venetian chocolate walnut cake

venetian chocolate walnut cake

I believe with my whole heart in the act of cooking; in its smells, in its sounds, in its observable progress on the fire. – Marcella Hazan

Here’s a simple, rustic cake, right at home presented on a plain old cutting board, dolled up with nothing more than a lavish dusting of cocoa (powdered sugar would do just as well).

The basis of this recipe comes from Marcella Hazan’s masterpiece, Essentials of Classic Italian Cooking, a book I tote around with me like a cherished friend. And now I realize that it is just that.

venetian chocolate walnut cake

I bought my copy at the Strand Bookstore in New York City, just about twenty years ago when I was teaching myself to cook, and I still have it. On those days when I feel slightly uncentered and overwhelmed, Marcella’s words and recipes help me feel grounded again.

I only have to read the recipe title for Roast Chicken with Two Lemons (a version of that chicken appeared here as Marry Me Roast Chicken) to be reminded that no matter how discouraging a day seems, a person can always replenish the soul by making something simple and delicious to eat.

venetian chocolate walnut cake

Marcella’s recipe uses almonds, but I was craving walnuts and needed to make a dent in what seems to be a stockpile of them in my freezer (I must have been a squirrel in another lifetime). I also added a bit of chocolate (just because).

I love this cake, and I hope you will, too. It’s light, moist, rich, not too sweet…making it one of a few desserts that can be savored along with the last drops of red wine – or better yet, a glass of nocino - after dinner.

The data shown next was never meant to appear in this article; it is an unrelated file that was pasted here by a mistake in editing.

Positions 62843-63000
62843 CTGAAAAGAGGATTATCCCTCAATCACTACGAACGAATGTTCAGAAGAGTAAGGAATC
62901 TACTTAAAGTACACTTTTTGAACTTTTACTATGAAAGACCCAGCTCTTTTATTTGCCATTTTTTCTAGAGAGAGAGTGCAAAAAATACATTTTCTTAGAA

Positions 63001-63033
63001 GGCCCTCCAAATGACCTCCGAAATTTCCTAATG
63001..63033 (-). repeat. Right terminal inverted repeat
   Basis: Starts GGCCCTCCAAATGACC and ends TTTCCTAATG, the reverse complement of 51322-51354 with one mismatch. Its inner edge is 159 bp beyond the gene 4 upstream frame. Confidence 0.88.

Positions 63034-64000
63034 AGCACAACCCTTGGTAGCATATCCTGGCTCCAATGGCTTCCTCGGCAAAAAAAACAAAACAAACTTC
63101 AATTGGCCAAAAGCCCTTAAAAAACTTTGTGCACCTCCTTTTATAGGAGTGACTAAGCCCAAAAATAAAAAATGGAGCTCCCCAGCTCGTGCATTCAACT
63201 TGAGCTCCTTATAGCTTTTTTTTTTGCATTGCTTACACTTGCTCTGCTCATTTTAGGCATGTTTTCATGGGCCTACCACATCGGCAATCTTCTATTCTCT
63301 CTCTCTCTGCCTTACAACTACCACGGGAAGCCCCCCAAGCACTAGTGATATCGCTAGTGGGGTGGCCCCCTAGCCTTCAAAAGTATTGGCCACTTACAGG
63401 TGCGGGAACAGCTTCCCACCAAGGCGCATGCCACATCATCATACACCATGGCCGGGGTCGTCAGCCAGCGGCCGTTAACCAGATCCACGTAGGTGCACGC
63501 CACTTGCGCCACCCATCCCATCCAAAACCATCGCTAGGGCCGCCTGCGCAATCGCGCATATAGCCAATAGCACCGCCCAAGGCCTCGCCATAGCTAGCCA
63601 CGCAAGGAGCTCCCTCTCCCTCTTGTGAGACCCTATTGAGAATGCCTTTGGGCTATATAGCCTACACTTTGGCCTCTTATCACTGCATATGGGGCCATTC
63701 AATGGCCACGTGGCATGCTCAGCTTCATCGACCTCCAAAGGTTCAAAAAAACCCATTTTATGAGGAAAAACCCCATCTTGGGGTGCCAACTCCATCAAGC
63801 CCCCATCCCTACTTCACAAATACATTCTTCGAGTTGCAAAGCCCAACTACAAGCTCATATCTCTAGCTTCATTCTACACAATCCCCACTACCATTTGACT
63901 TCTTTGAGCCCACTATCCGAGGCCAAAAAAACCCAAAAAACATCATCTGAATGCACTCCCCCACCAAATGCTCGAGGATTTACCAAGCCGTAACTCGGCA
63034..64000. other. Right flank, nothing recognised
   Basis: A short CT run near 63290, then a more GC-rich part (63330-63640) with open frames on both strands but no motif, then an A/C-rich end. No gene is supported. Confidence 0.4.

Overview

venetian chocolate walnut cake

Yield: one 8 inch cake

Marcella writes in the headnote to the original recipe that almonds are “ by a wide margin the most favored nut in Italian cakes, particularly in the Veneto...” but I think walnuts are a wonderful substitute.

Ingredients

  1. 1 ¾ cups shelled walnuts
  2. 1 cup sugar
  3. 3 ounces dark chocolate, chopped
  4. Grated zest of one lemon or orange
  5. 8 egg whites
  6. 1/2 teaspoon salt
  7. ½ cup all-purpose flour or brown rice flour
  8. 1 tablespoon nocino (Italian walnut liqueur) or brandy
  9. Unsweetened cocoa powder and/or softly whipped cream for serving

Instructions

  1. Preheat oven to 350 degrees. Coat the sides of an 8-inch springform pan with olive oil or softened butter and line the bottom with a piece of parchment.
  2. Put the walnuts and sugar in a food processor and grind until fine crumbs form; add the chocolate and zest and pulse a few times to chop the chocolate into small chips.
  3. Whip the egg whites and salt in a mixer with the whisk attachment until they form stiff peaks.
  4. Sift the flour over the egg whites and fold it in gently. Add the walnut mixture in 2 or 3 additions and fold it in carefully (the volume will decrease slightly); stir in the nocino or brandy.
  5. Transfer the batter to the pan. Bake on the middle oven rack 30 – 35 minutes, until the cake is puffed and a toothpick inserted in the middle emerges without crumbs but with a little melted chocolate.
  6. Cool in the pan 10 minutes before releasing the sides of the pan; invert onto a rack, remove the parchment paper. Turn the cake right side up and cool completely.
  7. Sift cocoa powder over the cake before slicing and serving, with a side of whipped cream of you like.
http://familystylefood.com/2013/03/venetian-chocolate-walnut-cake/

chocolate madeleines

chocolate-madeleines

So, you’re in the mood for chocolate (just in case you haven’t noticed: I am) but not sure whether you want to indulge in cake or cookies? Chocolate madeleines are a happy cross between the two; with a thin, crisp crust on the outside and a moist, melting chocolate crumb on the inside.

The method is pretty basic, but in order to achieve the characteristic domed, scalloped shape of these little French cakes you need to chill the batter for an hour in the baking pan – and yes, to make this recipe you will need a madeleine pan.

Madeleines are delicious at room temperature, but especially good slightly warm from the oven.

chocolate-madeleines-recipe

chocolate madeleines

Yield: 2 dozen madeleines

Ingredients

  1. 1 tablespoon melted butter
  2. 10 tablespoons butter
  3. 6 ounces dark or bittersweet chocolate; chopped
  4. 1 1/2 cups powdered sugar
  5. ½ cup all-purpose flour
  6. ½ cup cocoa powder
  7. ¼ teaspoon salt
  8. 6 egg whites